August 16, 2012

Doe Bay is What You Make It

by

Doe BayPhoto: Josh Lovseth
Doe Bay

I got back home after Doe Bay exhausted, with a lot of other, non- Doe Bay worries on my mind. On the ferry my breath tasted of cheap coffee, yawns, and stale cigarette smoke. I didn’t want to see the angular expanse of Seattle pierce the horizon like the rudest of wake up calls, but at the same time I longed for just the merest bit of reality. Doe Bay had robbed me of my perspective.

My friend Adam said it best:

“Yeah. Doe Bay is the fitted sheet of festivals. Can’t be folded.”

When a thing is burdened with so much expectation, often no amount of natural accomplishment can live up to it. Or, conversely, nothing can taint it in the minds of the rabid believers. Doe Bay Festival has gained both frenzied apostles, and cynics who doubt the truth behind the claims that Doe Bay is the best thing that has ever happened to music or the world. Even better than Jimi Hendrix waking Woodstock up with a flaming guitar and the national anthem. Even better than Thom Yorke coming into your house and snuggling with you while singing you lullabies. Even better than candy with no high fructose corn syrup, because, like, THAT MEANS IT’S FINALLY GOOD FOR ME!!

I digress.

I fell somewhere uncomfortably between the two camps- wanting Doe Bay Fest to be wonderful, to be healing in some way that perhaps shakers can be, but also remembering it’s just a festival, so maybe it’ll be ok if it’s not wide-eyed perfection. So I went with apprehension and excitement, and a line-up of bands of which I knew very few.

Through the weekend, there was beautiful scenery, and laughter blissfully echoing over the emerald expanse of the grounds, and drinks flowing, and beautiful people who I tried very hard to like even though they seemed to not look deranged after camping for three days. And there was the music.

This year’s line up was relaxed, with no one band drawing the entire festival. In that lenient spirit, I wandered into some standout sets. I probably also missed some, because of afternoon naps. There was the rambling, patchwork charm of Blitzen Trapper, the space age funk-psych rap of THEESatisfaction, the stormy bliss of The Devil Whale. There were moments when it seemed so natural and clear that it takes a breeze and the craggy grandeur of Orcas’ cliffs to split people’s hearts open to new music. Like Radiation City in the hot afternoon, both thrilling with their clatter, and simultaneously sending a yearning cool over the rolling lawn. How the marine acoustics of the Sound carried Tom Eddy’s Paul Simon covers to wake me up, and when I stumbled out to look at the idyllic blue and white of the capping ocean swells, Noah Gunderson covered Radiohead and it felt so close I swore the trees were wired into the Otter Cove stage.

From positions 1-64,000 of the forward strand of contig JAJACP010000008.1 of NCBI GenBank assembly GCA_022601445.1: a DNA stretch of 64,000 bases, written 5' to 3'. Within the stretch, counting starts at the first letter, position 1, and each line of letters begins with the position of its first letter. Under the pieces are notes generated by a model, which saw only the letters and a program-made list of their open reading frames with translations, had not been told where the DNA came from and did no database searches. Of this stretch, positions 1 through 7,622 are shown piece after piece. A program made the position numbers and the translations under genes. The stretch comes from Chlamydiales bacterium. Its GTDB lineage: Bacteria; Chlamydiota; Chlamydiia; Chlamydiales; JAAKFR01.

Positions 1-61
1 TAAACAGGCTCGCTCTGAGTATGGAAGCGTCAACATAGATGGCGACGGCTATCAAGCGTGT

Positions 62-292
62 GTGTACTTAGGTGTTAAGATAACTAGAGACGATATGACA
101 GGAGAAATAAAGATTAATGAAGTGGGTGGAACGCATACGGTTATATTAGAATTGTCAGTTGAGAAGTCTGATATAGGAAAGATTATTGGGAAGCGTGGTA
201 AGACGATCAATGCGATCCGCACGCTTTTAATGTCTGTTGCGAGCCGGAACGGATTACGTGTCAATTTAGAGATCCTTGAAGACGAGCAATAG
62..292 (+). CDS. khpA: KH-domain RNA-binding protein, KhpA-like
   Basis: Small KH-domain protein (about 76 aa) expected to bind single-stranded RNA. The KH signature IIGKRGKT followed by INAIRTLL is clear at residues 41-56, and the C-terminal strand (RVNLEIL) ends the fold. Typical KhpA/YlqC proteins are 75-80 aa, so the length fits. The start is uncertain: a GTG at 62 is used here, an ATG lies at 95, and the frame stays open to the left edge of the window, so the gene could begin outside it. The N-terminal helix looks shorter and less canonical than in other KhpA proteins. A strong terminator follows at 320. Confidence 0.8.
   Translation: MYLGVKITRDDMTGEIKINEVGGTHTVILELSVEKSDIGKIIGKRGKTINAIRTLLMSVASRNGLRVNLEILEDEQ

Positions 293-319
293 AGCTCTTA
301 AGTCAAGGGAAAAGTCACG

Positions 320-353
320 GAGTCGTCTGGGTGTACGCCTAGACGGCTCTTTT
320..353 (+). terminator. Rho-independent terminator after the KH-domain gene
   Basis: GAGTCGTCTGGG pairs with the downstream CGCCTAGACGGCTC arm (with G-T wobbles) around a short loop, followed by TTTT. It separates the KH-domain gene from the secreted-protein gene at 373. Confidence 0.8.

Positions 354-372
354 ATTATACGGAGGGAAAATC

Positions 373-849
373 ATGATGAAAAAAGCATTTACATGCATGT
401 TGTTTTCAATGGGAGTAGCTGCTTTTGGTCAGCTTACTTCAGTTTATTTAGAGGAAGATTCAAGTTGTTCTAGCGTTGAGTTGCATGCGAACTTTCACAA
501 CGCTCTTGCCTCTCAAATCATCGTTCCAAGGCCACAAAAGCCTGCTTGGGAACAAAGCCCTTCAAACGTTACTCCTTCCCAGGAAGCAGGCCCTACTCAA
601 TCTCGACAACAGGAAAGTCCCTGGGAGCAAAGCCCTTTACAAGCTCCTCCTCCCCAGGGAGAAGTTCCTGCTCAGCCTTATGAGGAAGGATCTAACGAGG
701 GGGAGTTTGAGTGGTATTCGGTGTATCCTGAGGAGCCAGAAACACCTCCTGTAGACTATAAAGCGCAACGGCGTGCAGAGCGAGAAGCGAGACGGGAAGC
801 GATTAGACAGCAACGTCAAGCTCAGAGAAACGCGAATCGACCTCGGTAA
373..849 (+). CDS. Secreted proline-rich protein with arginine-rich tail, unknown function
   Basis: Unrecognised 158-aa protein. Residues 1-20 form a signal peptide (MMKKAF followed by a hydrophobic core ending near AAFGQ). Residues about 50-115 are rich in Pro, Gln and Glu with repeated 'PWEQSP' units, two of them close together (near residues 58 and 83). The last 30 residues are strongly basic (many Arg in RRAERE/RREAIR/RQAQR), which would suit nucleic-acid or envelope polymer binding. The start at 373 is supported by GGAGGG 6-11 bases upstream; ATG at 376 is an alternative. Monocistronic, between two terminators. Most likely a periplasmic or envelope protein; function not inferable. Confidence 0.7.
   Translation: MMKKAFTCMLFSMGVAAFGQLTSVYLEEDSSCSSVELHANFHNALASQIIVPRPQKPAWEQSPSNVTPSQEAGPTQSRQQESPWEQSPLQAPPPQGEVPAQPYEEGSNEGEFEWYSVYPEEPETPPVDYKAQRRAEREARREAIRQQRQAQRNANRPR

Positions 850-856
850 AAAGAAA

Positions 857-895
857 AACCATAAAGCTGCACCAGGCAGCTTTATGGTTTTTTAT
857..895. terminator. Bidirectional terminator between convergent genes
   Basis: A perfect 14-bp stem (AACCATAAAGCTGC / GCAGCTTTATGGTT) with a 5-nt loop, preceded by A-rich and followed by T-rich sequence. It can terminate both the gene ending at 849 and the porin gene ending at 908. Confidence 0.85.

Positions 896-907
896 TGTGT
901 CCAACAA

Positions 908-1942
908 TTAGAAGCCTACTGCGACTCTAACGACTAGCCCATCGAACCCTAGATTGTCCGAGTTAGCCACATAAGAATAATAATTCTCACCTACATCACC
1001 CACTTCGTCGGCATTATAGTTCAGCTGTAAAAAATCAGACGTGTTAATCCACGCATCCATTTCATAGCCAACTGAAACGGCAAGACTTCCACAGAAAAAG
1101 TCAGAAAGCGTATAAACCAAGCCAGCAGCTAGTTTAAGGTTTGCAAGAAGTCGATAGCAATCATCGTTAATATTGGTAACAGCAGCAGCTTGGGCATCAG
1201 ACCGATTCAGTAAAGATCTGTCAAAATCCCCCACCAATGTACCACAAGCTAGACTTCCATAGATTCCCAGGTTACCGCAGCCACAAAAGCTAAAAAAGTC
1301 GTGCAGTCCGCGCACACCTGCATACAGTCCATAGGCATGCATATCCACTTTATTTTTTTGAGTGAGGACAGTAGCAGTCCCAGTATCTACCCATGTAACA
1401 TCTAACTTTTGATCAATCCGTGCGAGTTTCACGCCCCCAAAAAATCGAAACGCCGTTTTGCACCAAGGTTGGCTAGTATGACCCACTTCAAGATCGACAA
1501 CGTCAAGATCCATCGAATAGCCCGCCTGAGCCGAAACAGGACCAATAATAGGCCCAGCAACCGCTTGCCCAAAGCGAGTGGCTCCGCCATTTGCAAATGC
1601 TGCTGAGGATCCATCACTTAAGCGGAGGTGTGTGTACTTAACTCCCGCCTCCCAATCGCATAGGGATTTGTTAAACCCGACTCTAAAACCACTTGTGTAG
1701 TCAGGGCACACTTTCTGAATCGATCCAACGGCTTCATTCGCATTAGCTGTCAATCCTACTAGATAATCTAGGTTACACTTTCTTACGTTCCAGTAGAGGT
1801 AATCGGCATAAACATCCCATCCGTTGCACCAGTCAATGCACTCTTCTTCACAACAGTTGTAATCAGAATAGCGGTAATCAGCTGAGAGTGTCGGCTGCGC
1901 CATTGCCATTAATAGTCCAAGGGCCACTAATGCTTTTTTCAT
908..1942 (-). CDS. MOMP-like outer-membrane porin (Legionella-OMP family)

Music is secondary, a complement, to Doe Bay’s appeal. Doe Bay is an escape; one with tambourines and riffs that threaten to dismantle the Washington clouds, but what I remember is Thursday when I woke up. And the bay was quiet, and my skin was Seattle pale, and there was the licking of waves before the Friday marching band would shatter it with their interminable cow bell. And I believed for a second in the silent hallelujah, and the harmonious whispers of the wind touching my cheek, as if it was a friend trying to say, “oh honey, it’s been so long, where have you been?”

I decided then to focus on the real DIY (Do It Yourself) mentality of the festival, and maybe help this self-contained mythos of the “Doe Bay magic” along by seeking it out, and believing in the fleeting moments of it.

The magic of Doe Bay, specifically Doe Bay 2012, is in the unexpected moments- Kithkin shattering the gently strumming minds of the Doe Bay alumni, and when I wandered into the frigid Sound in my navy blue dress so I could see the fish eye world rimmed with robin egg’s blue and Douglas Fir. It was in stubbing my toe to the delight of my friends as I sailed through the early afternoon air in a desperate attempt to not spill my water. Singing along to Lemolo through the feedback, lifting my sloshing beer glass to the clear sky as they sang about open air. There was evergreen alchemy in Pickwick taking over for Cave Singers while little kids went wild with dancing too close to the stacks for their ears to handle. It was there when I saw couples camped out in front of the main stage, holding hands, their knuckles dirty from days of dusty camping.

Doe Bay is not the same as it was last year- plenty of reviews will tell you this. But nor are we, and the magic is in whatever hallelujah you sing along to. Doe Bay is a place that will not force your exalted moment upon you- be it in the water just freed from ice floes, to the campfire sing-along, no doubt rehearsed, keeping people clapping until the sun feels coerced to join.

Doe Bay Festival is what you make it, a true DIY event, and whether you’re a cynic, a singer, or a disciple, you can do with it what you want and find company. What makes it special beyond that hype and heresy is that it’s lifting all of the excess of every day life out of the equation and bringing it over the water. And in the far-flung reaches of the northern Puget Sound, there are guitars and shakers and some kids making loud noise, and it’s easier to see those small stars when there aren’t so many bright lights crowding them out.

7 Comments

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  1. Jake #

    Very well said, Kathleen. Love that last sentence.

  2. It isn’t very often I’m rendered speechless by a review. This is one of those times. To this, and to you, I offer my own tiny hallelujah.

  3. hallelujah & amen!

  4. Jennifer Brett #

    Beautifully said!

  5. This sums it up perfectly. Thank you.

  6. Lance Jewette #

    ugh. over it.

  7. Kirsti #

    Loved the analogy at the beginning … like a fitted sheet. Very unique indeed.

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